The Call of the Wild by Jack London. Set in the wilds of the Klondike, Jack London's story is based on some of his experiences during the Klondike gold rush. In fact, Jack London met and spent time with Stanley Pearce and Marshall Bond and the fictional dog Buck was actually based on Pearce and Bond's dog Jack.

Monday, December 9, 2013

Preschool Lab: Animals in Winter

This post is cross-posted at the Nonfiction Monday group blog. Head over there to see what nonfiction bloggers have been reading this week!

Preschool Lab is a new program we're offering for preschoolers at my library. In the past, we've done Changing Leaves and Magnets, and in November, we talked about what animals do in winter. I stole most of my activities and ideas from Christina Jones's wonderful animals in winter program at Knowledge Matters (see part 1 and part 2).

We started by talking about three new words: adapt, hibernate, and migrate. These three words came up over and over as we read our books and talked about what animals do to survive the winter. I also included these words on their take-home packet with simple definitions (provided by one of our children's dictionaries).

Opening Song: My Hands Say Hello - this is our standard opener and signals to everyone that it's time to start listening.

New words: We talked about adapt, hibernate, and migrate.

Book: When Winter Comes by Nancy Van Laan. I love the rhyming text and the wintry illustrations in this picture book. Each stanza features a different animal and my kids already knew (or could guess) what a lot of the animals did in winter. This provided us a great opportunity to talk about all these different animals, and of course it's great for them to hear those rhyming words.

Rhyme: Five Red Apples. I talked about what bears do in the winter: hibernate (one of our new words!). Before they hibernate, bears eat lots and lots and lots to build up fat to keep them warm. I used my bear puppet to eat each felt apple off the board as we counted down. At the end, I had bear fall asleep and told the kids that if they wanted to hear the rhyme again they'd need to wake him up!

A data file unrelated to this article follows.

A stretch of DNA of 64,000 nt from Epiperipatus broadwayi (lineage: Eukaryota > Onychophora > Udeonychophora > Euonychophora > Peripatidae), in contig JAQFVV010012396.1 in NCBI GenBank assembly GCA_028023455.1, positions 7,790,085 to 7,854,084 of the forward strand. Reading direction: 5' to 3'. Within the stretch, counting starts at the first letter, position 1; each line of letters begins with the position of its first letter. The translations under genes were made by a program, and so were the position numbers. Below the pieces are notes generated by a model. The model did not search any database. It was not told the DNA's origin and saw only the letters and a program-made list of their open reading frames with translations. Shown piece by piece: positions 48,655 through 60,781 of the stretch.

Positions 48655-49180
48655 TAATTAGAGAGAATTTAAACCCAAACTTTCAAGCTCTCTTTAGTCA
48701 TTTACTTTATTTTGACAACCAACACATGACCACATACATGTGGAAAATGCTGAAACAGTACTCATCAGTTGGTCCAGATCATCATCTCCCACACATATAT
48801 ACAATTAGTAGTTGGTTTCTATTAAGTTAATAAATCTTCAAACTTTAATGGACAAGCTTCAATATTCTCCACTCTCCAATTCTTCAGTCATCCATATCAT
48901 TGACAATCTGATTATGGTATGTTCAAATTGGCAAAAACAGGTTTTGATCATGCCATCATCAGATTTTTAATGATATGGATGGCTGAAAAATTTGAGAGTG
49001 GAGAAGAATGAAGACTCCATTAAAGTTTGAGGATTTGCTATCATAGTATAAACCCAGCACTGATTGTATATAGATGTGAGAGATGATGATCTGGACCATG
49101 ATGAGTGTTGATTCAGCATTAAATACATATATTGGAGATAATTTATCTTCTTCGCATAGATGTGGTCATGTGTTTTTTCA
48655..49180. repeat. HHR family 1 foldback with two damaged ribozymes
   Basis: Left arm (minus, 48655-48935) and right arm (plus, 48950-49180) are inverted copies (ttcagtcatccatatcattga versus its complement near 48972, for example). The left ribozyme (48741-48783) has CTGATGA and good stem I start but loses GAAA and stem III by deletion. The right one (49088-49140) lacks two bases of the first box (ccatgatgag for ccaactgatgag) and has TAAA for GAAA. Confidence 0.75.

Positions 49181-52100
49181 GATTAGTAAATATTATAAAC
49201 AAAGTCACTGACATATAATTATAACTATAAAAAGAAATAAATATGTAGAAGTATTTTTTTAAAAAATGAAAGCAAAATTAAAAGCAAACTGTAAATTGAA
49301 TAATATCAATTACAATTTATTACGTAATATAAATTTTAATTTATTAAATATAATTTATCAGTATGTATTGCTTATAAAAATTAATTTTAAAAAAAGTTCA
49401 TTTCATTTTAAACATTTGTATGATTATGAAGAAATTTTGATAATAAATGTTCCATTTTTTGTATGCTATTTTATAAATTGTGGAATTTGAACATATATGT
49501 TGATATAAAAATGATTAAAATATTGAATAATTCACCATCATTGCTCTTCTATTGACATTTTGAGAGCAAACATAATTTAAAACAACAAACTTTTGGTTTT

Book: Snow Rabbit, Spring Rabbit by Il Sung Na. Before we started this book, we talked about the picture of the rabbit on the front and back of the book. On the back cover he's brown for spring and on the front cover he's white for winter. We practiced our new words again as we went through this book that shows many different animals preparing for winter.

I had planned another book here, Animals in Winter by Martha E.H. Rustad, which talks in more detail about some of our new words and shows real photos of animals. My kids were getting a little antsy, though, so I skipped right to our last activity.

Felt Activity: I passed out the animals from our woodland creature felt set (made by laminating pictures of the animals and putting felt on the backs). I sang a little song ("If you have a fox, a fox, a fox. If you have a fox, bring him up right now!") and the kids brought their animals up and put them on the felt board. As each animal was placed on the board, we talked about what the animals do in the winter. I used bear, raccoon, squirrel, rabbit, fox, and deer.


Which insulation works better? This is straight from Christina's post. I made up bags with feathers, yarn, and fat (vegetable shortening) and put them in tubs of ice. Children could predict which insulator would keep their hand the warmest, experiment, and then write down their conclusion.

Animal tracks in the snow. My wonderful Miss T made me some stencils of animal tracks that you might see here in Indiana. I put out paper and markers and let the kids trace animal tracks and label them. They loved this station and spent quite a bit of time here. This activity is great for fine motor control (using the markers and writing) and vocabulary (learning names of animals).


Getting dressed for winter. Miss T also made me some animal silhouettes in brown paper (representing their spring fur) and I put out cotton balls and our glue sponges and let the kids get the animals dressed for winter. As I circled around to this station, I talked about how these animals adapt by changing the color of their fur. I was worried that the glue sponge might not provide enough glue, but IT DID and it was way less messy than any of the other glue ideas I had.


Felt station. I put out the felt pieces we had used and let the kids play with them. I printed the words to our Five Red Apples rhyme so the kids could say that with their grownup. I also put out the forest animals set, which is great for sorting, counting, and vocabulary.